SUDANThe people still suffer
Routine abuse of civilian population
After a visit to Sudan, a delegation from the Southern African Bishops’ Conference (SACBC) issued a report denouncing the alarming conditions that face millions of people who have been forced to leave their homes because of the country’s civil war, and the “endless injustice” inflicted on Sudanese Christians.
“In the settlement camps outside Khartoum,” the bishops’ report says, “people live in homes constructed of mud bricks, yet are still often victims of indiscriminate destruction and relocation by the government.” Meanwhile in the south “indiscriminate bombing of civilian targets continues unabated.”
Sudan has been wracked for 17 years by a civil war which pits the people of the South—who are mostly Christians or followers of traditional animist religions—against the Muslim regime based in the North. The Khartoum government has frequently been accused of gross human-rights violations, including the bombing of civilians, the kidnapping of children, and the enslavement of prisoners. The government has also barred the delivery of humanitarian aid to the people of the south, who face a constant threat of starvation and lack of sanitary and medical facilities.
In their report the South African bishops say that close to two million Sudanese people have died as a result of the war, and millions of others are now living in refugee camps “with no access to basic services.” After visiting camps at Jebel Aulia, Jabarona and Dar el Salaam, they witnessed the “harsh conditions: the only water is from sparsely located wells and there are no basic health or education services; there are no schools save those run by the Church.” The Khartoum government has refused permission to build any new structures for education, health, or worship needs for the past 12 years. Yet everywhere there are well-constructed mosques, for which electric power is supplied. “In the face of this, government officials still maintain there is freedom of religion in Sudan,” the bishops remark.
Camp residents told how “women are lashed and imprisoned for brewing and selling traditional beer—in violation of the Shari’a Islamic law—which is often their only means of making a living.” The report also recalls systematic and open destruction of churches and schools, and the delegation saw the Catholic Club located near the Khartoum airport, which was seized without compensation by the government in early 1998.
In the south the delegation visited Torit, Rumbek, Yei and Yambio dioceses, where they say “indiscriminate bombing of civilian targets continues unabated. The use of high-flying Antonov aircraft enables the government of Sudan to hold the local population in a grip of terror; popular targets of the bombers are churches, schools and clinics run by the Church.”
The report denounces the economic motives behind the conflict in which Khartoum is systemically clearing people out of the rich oil-producing areas “to enable companies from Canada, Malaysia, and China, among others, to tap resources unhindered.”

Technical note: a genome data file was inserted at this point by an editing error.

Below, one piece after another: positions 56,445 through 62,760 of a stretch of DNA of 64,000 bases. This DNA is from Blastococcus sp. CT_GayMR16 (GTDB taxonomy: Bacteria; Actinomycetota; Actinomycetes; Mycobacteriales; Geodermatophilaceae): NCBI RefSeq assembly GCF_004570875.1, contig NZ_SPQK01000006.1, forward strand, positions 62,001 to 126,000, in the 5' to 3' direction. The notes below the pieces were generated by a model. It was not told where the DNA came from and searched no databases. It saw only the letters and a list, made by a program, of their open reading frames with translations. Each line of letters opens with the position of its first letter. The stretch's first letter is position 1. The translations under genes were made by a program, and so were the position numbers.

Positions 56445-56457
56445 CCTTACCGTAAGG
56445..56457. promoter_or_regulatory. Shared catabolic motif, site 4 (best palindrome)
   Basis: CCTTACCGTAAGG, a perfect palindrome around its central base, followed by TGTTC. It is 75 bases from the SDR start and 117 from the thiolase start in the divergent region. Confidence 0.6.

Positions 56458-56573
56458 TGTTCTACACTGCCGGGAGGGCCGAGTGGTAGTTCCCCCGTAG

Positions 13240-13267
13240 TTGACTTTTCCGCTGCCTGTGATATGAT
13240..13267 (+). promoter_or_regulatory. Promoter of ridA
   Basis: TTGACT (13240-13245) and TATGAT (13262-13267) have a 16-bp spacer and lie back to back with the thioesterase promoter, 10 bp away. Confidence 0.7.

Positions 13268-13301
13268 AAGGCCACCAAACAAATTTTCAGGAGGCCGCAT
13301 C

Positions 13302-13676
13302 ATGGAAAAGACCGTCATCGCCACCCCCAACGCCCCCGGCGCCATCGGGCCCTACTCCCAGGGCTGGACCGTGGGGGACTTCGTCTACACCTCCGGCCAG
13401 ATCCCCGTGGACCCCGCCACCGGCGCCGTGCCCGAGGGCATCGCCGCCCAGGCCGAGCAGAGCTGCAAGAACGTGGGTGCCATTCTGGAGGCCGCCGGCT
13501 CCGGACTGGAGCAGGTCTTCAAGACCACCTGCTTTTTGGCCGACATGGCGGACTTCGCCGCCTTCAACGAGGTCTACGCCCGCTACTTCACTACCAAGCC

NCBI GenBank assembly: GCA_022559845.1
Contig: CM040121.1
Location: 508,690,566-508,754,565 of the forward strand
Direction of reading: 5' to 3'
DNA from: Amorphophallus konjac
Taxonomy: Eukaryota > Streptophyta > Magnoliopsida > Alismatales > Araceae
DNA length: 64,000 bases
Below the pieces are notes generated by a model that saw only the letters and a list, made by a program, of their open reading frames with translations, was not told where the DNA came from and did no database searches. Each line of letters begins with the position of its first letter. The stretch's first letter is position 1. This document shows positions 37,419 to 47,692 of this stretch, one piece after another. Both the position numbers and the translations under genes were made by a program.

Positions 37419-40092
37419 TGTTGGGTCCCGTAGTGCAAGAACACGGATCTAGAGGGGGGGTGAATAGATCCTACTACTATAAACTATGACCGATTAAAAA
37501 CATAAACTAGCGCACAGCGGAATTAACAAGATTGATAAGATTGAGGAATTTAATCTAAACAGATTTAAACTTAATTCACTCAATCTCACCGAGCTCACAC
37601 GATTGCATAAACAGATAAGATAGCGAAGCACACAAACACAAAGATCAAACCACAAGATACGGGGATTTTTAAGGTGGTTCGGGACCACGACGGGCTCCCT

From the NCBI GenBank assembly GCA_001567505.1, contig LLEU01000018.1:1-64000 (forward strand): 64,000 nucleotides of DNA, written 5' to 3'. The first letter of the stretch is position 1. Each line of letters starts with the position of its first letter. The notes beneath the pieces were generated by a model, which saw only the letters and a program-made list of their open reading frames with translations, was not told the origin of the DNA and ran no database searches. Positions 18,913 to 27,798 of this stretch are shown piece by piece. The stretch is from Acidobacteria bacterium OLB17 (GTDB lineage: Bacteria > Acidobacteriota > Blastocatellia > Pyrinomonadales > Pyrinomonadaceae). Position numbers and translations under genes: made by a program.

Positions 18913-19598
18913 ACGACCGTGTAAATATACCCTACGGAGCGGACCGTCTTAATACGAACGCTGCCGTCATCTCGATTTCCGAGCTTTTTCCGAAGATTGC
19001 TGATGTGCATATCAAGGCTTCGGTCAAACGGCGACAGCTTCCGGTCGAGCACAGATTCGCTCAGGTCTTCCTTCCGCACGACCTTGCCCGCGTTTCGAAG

Condemned priest reflects on his reprieve
Hopes to return to his parishioners
In an interview with the Fides news service, Father Hilary Boma—who was arrested by the Khartoum regime in the summer of 1998 on charges of sedition, and held in prison until he was released by a presidential order of December 1999—said: “My release did not end the suffering, because the Church in Sudan continues to suffer.”
Father Hilary was arrested at the end of July 1998, along with 25 other people—including one other priest—accused of being involved in a bombing attack in Khartoum on June 20, 1998. The priests were released on December 6, 1999. Father Boma is now in Germany for medical treatment.
“Mine was not an individual case,” Father Boma told Fides. “We were a group of 26, two of us priests. Five of the group died of torture in prison.” While international protests eventually led to the release of the accused priests, Father Boma points out that the government never retracted its charges against the alleged conspirators.
Sudan’s people continue to suffer today, Father Boma said, because their country is “abandoned by the world; she is not included in the plans of great international movements.” He continued: “The interests of the great nations seem to be more important than our suffering. Our life is the continuation of the Cross. In some cases the result of this suffering is extreme and ends with death; sometimes, as in my case, there is providential intervention, and release from prison. But the suffering remains.” He insisted that the situation in Sudan will not improve until international leaders intervene, forcing the Khartoum regime to respect the human rights of its opponents.
Asked whether he hopes to go back to his parish in Sudan, Father Boma answered: “It is difficult at the moment. But as a priest I am longing to return.”